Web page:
I don't think you've really added the necessary detail to Tax Dragon's point. Are you buying clients, on a case-by-case basis, from your old firm and paying the %? Or are you inviting clients to ditch your old firm for your new firm and giving the old firm some cash to make up for it?

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to Bobbo
18th May 2018 15:49

I realised once I'd done it - and couldn't see how to carry on posting replies anonymously, but needed to reply - ho hum!

Without giving away more detail, yes it is one of the two scenarios that you have described, but do you think the accounting treatment is different for each and that therefore would change the answer? Does one somehow lean more to commission and one to goodwill - and if so how?

TIA

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to hmwhiteca
18th May 2018 16:00

Couldn't you just let people know what is happening so they can give an opinion?

You are asking them to guess the question and justify an answer which might put off people who can help you.

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to hmwhiteca
18th May 2018 16:23

I don't see how this is commission. Commission is something an agent gets for selling your product. Here you are buying clients. Putting a % sign in the deal doesn't turn what you are paying into commission.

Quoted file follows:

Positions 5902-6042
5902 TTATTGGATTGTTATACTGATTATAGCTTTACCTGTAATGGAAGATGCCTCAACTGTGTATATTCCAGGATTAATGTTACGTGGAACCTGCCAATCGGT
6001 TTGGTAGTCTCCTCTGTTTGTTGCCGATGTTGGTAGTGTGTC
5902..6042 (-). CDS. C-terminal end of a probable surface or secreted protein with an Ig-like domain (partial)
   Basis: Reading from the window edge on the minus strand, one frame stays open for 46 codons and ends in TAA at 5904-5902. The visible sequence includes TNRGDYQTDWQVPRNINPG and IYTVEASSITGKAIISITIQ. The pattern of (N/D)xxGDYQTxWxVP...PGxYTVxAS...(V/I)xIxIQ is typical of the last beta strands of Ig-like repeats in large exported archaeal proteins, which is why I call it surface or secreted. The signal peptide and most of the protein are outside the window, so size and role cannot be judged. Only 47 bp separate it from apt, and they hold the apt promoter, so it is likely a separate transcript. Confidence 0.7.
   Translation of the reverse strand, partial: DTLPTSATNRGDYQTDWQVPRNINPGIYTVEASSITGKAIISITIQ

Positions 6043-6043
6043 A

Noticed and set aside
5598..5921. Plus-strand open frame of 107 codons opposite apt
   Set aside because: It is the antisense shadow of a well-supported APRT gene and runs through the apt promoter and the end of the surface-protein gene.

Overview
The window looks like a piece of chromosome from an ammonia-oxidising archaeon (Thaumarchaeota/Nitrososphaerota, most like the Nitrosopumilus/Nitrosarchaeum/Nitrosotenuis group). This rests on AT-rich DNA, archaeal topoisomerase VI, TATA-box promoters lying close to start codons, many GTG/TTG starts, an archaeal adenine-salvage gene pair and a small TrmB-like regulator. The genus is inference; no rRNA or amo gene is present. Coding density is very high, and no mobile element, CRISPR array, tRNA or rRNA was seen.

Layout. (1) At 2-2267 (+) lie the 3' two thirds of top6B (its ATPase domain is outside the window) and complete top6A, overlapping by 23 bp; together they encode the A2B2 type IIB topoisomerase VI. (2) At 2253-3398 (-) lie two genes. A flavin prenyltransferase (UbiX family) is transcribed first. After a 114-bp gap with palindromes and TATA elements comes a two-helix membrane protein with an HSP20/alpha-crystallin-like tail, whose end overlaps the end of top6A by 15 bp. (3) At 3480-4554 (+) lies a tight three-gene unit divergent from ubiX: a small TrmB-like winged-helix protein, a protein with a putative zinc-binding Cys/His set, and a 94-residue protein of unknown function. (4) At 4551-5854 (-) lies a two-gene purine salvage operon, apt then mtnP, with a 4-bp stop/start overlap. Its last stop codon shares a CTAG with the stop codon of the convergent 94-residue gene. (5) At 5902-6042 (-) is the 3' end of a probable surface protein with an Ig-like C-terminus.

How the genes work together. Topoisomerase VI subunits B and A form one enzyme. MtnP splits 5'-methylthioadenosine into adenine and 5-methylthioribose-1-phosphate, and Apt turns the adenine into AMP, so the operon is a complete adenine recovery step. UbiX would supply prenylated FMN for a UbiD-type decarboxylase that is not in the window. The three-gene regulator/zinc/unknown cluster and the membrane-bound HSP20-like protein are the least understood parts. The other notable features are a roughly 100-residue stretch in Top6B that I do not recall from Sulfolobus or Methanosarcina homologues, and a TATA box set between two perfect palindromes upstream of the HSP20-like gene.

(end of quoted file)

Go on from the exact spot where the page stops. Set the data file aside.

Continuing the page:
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18th May 2018 17:02

Helen,
I presume that there is a contract of the nature “we will pay you 30% of anything that we bill Mr X in the next 12 months, as & when we bill him / receive the money”. The wording around & outside of this will (IMO) be important.
Are you only allowed to approach specific clients? What happens if you take on a client that isn’t on the list, or one whom approaches you?

As Andy said, if you want some relevant (proper) answers, you’ll need to be a bit freeer with the relevant info.

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to atleastisoundknowledgable...
18th May 2018 19:39

I don't think this forum is the place to upload legal agreements for discussion. Could you help the OP a little by saying what "info" you might consider "relevant"?

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to Tax Dragon
20th May 2018 08:58

“I don't think this forum is the place to upload legal agreements for discussion.”

Didn’t say it was

“Could you help the OP a little by saying what "info" you might consider "relevant"?”

The same info that others have asked, and which was mentioned in my post.

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to atleastisoundknowledgable...
20th May 2018 11:22

Looking at it today, my post probably read arsier than I'd intended. Apologies if so.

Anyway it appears that consensus has broken out - there is nothing in the limited information provided to indicate anything other than the norm.